Drugs and the Military: No indictments for marines who shot Texas schoolboy Esequiel Hernandez... ALSO: Cartels hiring ex-US GI's 8/22/97

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A Texas grand jury has decided not to indict Cpl. Clemente Manuel Banuelos, the U.S. Marine who shot and killed Esequiel "Zeke" Hernandez, an 18 year-old high school student, near the border town of Redford. The 12 member grand jury reported on August 14 that they did not have the required 9 votes to indict. District Attorney Albert Valdez said that the panel "believes that Cpl. Banuelos was acting reasonably in defense of a third person when he fired the fatal shot."

There are still many questions surrounding the actions of both the marines involved and the Marine Corps investigation of their actions, and cries of cover-up continue unabated. The larger question, of course is that of the role of the military in the War on Drugs, especially in domestic law- enforcement capacities. The extent to which the military has become involved would have been unthinkable for over 200 years of this nation's history.

(If you didn't see the link of the week two issues ago, please check out the Drug Policy Forum of Texas' Esequiel Hernandez focus at http://www.mapinc.org/DPFT/hernandez/.

CARTELS HIRING EX-U.S. GI's

U.S. Representative Silvestre Reyes, D-Texas, says that Mexican drug lords are hiring former U.S. soldiers both to protect them and to train their other hired forces in the use of high-tech equipment.

DRCNet Military Affairs Correspondent Joseph Miranda says that we ought not be surprised. "If you're going to militarize the Drug War, and that's what we seem to be doing, you have to expect that the other side will respond in kind. There's plenty of money for the drug traffickers to buy both hardware and expertise, whether it's U.S. expertise or somebody else's. It almost seems like a setup, however, with our actions driving their responses, and then their responses being used to justify more militarization on our end. With the Communist threat gone, the Drug War is seen by the military establishment as a justification for maintaining budgets. In that respect, escalation is just what the doctor ordered."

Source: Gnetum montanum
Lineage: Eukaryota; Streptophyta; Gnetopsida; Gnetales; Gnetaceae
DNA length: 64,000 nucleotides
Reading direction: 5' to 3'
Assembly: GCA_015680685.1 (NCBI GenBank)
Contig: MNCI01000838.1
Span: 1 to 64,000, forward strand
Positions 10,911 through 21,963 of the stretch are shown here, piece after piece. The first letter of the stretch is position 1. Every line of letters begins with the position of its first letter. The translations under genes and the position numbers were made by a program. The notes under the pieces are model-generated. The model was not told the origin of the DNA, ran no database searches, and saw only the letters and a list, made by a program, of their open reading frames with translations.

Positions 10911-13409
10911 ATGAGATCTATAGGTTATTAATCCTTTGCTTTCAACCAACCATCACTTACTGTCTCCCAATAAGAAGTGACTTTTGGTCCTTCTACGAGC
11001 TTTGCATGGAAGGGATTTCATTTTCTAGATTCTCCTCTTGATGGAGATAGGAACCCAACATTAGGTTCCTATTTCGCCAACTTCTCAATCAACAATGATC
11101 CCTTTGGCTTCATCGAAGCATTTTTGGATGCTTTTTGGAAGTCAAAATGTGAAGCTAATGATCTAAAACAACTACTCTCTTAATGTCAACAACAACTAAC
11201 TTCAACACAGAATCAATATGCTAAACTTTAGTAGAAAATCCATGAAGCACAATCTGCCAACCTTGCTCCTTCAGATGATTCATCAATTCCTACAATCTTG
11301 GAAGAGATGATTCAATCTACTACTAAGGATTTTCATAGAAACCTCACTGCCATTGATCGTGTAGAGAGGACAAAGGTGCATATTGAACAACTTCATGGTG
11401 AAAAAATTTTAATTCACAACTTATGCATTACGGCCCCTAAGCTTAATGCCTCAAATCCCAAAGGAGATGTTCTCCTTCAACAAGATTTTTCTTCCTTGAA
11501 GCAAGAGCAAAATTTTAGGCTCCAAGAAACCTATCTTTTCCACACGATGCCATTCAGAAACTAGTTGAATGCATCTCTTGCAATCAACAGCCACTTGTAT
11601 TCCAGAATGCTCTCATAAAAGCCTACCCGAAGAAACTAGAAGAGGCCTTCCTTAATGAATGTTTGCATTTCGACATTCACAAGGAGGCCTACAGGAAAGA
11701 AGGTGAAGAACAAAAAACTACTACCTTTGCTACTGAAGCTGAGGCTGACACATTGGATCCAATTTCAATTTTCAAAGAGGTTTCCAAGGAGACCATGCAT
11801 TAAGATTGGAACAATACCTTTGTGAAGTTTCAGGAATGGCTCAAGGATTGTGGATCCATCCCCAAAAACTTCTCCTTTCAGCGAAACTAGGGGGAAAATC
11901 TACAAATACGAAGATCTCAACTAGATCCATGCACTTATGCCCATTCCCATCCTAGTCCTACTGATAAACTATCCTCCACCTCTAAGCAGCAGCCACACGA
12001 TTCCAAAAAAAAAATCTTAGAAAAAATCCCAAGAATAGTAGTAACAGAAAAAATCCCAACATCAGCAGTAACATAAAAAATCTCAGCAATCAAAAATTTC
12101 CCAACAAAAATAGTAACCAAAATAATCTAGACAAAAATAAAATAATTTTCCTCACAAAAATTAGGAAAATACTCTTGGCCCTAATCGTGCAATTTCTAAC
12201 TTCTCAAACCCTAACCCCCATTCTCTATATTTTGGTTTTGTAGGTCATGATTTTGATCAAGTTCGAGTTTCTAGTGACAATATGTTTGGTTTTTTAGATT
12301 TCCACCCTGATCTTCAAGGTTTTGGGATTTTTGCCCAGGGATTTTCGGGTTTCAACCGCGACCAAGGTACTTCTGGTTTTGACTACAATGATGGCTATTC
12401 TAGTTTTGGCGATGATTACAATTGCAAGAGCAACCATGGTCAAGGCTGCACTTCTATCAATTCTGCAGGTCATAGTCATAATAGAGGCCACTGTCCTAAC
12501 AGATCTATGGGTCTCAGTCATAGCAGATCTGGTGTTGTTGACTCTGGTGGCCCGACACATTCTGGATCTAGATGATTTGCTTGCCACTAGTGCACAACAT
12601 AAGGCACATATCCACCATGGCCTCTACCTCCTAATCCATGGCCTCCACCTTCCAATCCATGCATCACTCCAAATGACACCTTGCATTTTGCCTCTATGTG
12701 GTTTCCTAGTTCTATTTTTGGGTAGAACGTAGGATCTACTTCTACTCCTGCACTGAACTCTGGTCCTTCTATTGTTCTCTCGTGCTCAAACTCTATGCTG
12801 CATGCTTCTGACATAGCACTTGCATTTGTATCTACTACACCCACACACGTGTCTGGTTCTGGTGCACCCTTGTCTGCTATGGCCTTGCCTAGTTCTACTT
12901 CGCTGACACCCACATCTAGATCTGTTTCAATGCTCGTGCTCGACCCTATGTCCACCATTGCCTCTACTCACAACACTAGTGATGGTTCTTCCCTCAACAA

Joseph Miranda's article, "The Military and the War on Drugs," can be found on the DRCNet web site at http://www.drcnet.org/military/. Mr. Miranda is a former instructor at the U.S. School for Special Warfare.

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Issue #8, 8/22/97 Medical Marijuana: California, New Mexico, Netherlands MS Study | Needle Exchange: George Soros gives $1 Million for NEPs, Family Research Council Distorts Facts | Drugs and the Military: No indictments for marines who shot Texas schoolboy Esequiel Hernandez... ALSO: Cartels hiring ex-US GI's | International News: Australian Prime Minister Cancels Heroin Maintenance Trial, Dutch Prepare to Go Ahead With Their Own Version | Drug Education: Mario Cuomo and William Bennett to co-chair the Partnership for a Drug Free America, Another Study Finds D.A.R.E. Doesn't Work | Media Alert: New York Times Interviews George Soros | Link of the Week: A special friend of DRCNet, the November Coalition champions the cause of current -- and future -- prisoners of the Drug War | Quote of the Week: Undercover cops corruptible? The FBI knows | Editorial: "A Drug Free America"
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